Another issue that presents itself is the lack of distinguishing features between units that belong to the player, from those that belong to the opposition. This is especially true in the multiplayer side of things and when things start to get hectic, with vast numbers of units on screen at one time amidst a huge battle, it can quickly become confusing unless you know unit for unit who you have in battle. Believe me, it is no small task to remember.

Onto a positive though and while there is a lot of deck building to be enjoyed within Golem Gates, unlike other card games on the market, Golem Gates brings no microtransactions to the table. Once you’ve powered through the 9-10 hour campaign, there’s a good chance of having most Glyphs available to you, as well as a better understanding of which ones are worth having in your deck.

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Another vast plus point comes from the audio and visual side of things. From the moment you load into a game, you can immediately see the care and dedication given to the intricate details, with characters and maps looking worthy of a triple-A tag rather than something created out of an indie budget. The audio is equally on point – from the main menu all the way to the rough and tumble of battle.

As mentioned before there are multiple game modes to get involved in, and there is an online component that allows for 1v1, 2v2, or 4 player free-for-all, but in all honesty, it doesn’t matter which of the modes you play as; the level of quality is equal throughout. Online play is smooth and fluid, and whilst it would be nice to be able to differentiate the units a little more during large scale battles, anyone wanting an intense and competitive card/strategy title will be happy with Golem Gates on Xbox One.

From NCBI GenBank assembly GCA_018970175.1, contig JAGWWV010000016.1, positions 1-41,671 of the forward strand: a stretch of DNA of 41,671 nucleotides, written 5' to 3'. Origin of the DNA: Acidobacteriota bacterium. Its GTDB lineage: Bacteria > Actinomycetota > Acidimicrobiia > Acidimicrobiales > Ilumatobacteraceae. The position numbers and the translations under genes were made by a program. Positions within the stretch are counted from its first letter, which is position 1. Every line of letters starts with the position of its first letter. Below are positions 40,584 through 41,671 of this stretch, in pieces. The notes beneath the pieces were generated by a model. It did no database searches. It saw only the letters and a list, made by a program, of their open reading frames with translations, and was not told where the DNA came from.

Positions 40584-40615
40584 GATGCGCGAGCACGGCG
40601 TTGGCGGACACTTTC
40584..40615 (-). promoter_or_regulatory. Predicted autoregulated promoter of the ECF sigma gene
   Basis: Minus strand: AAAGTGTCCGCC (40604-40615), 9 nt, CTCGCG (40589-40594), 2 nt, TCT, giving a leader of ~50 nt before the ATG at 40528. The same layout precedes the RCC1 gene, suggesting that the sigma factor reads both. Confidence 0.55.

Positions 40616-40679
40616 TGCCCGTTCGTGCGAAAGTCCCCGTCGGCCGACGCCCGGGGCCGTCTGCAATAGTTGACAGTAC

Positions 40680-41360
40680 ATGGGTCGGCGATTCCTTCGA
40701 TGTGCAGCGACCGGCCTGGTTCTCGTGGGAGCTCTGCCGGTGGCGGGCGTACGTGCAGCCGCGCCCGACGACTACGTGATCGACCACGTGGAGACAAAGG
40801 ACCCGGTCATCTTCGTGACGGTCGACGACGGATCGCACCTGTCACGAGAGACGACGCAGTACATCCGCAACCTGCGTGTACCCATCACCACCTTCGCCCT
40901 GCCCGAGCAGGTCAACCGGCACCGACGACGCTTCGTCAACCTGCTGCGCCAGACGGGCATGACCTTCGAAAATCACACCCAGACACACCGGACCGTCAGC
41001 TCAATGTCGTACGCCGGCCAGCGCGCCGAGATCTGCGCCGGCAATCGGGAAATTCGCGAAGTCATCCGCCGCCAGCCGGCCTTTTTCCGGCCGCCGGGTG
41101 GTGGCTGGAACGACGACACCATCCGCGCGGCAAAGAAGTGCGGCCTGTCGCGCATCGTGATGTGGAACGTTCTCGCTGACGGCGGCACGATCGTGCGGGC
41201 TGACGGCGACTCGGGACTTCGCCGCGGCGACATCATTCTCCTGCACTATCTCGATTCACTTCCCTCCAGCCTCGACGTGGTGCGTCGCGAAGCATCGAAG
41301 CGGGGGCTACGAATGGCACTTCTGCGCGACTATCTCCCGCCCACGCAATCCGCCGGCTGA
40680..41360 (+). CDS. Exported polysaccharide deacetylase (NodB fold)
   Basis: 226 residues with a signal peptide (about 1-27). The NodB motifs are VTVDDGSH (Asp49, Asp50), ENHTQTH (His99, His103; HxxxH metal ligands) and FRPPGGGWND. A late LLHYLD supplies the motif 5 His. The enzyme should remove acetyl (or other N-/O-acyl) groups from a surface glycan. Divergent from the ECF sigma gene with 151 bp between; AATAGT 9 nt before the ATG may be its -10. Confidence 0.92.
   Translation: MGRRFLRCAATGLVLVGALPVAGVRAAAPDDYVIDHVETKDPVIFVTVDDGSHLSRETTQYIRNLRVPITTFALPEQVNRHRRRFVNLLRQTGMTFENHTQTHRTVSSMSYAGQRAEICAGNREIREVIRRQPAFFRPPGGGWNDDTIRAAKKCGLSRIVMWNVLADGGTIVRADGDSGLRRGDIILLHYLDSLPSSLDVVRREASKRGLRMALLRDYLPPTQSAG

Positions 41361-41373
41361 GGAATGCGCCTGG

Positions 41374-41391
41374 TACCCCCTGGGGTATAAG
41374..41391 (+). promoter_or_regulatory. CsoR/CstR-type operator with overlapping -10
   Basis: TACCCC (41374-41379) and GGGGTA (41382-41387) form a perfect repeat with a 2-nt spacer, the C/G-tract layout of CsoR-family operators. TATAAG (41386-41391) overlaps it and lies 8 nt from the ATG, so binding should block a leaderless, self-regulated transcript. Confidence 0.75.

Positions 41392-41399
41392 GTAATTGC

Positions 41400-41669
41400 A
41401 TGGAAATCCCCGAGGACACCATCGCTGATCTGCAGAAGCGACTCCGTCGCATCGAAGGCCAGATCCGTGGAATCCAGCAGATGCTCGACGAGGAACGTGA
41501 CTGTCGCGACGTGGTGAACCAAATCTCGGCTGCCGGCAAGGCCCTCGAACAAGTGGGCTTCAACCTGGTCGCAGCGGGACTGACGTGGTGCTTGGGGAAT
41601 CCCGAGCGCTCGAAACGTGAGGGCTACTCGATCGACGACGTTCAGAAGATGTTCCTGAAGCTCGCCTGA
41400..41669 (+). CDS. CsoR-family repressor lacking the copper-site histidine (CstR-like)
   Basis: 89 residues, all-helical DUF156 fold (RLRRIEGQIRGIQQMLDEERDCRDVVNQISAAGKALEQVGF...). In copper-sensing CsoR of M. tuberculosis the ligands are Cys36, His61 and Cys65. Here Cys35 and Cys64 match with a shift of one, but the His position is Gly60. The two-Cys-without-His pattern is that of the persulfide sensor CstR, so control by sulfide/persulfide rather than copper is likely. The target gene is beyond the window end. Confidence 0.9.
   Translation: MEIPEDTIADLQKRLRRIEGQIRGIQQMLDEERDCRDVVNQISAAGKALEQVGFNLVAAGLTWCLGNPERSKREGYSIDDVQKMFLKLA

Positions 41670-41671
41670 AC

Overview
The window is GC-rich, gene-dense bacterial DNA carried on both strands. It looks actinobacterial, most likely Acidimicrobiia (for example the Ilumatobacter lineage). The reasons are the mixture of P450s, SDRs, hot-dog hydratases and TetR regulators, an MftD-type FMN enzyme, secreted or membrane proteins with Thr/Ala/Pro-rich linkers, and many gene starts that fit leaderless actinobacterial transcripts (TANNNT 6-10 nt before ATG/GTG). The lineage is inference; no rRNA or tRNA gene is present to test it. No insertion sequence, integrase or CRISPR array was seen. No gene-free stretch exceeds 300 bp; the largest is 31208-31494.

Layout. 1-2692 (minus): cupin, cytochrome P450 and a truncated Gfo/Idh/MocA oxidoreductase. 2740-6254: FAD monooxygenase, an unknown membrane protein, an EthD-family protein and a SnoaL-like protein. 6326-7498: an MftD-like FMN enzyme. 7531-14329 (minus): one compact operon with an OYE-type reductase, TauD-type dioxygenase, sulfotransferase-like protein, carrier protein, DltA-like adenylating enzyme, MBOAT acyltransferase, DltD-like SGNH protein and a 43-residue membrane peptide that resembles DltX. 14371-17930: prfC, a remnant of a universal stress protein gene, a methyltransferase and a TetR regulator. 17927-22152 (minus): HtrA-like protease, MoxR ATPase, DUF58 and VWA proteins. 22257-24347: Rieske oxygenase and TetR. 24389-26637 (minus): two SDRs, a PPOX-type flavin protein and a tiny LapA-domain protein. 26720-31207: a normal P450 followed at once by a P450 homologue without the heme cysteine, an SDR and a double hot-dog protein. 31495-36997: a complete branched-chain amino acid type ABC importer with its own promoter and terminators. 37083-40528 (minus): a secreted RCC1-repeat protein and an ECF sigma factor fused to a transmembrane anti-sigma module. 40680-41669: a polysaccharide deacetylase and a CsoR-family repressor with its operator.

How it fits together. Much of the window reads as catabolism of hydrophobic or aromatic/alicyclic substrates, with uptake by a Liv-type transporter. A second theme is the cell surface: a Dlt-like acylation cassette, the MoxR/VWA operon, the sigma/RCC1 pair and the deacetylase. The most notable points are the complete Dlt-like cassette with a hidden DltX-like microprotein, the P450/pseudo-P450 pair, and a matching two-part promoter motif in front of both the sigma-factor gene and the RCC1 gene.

It’s not perfect, but it’s not a bad game by any stretch of the imagination, and with a tutorial that is helpful enough to get a genre noob fully up to scratch with the basics, Golem Gates is possibly one of the more accessible card based strategy titles on the market. It is certainly one to try if you’re looking to get your foot in the door.

Carlos Santuana (Sly Boogie1993)
Carlos Santuana (Sly Boogie1993)
After 20 years of playing every game I can get my hands on, I can now be found selling my soul for anything Resident Evil, Gears of War, or Gamerscore related... all of which will be mastered after a good cuppa!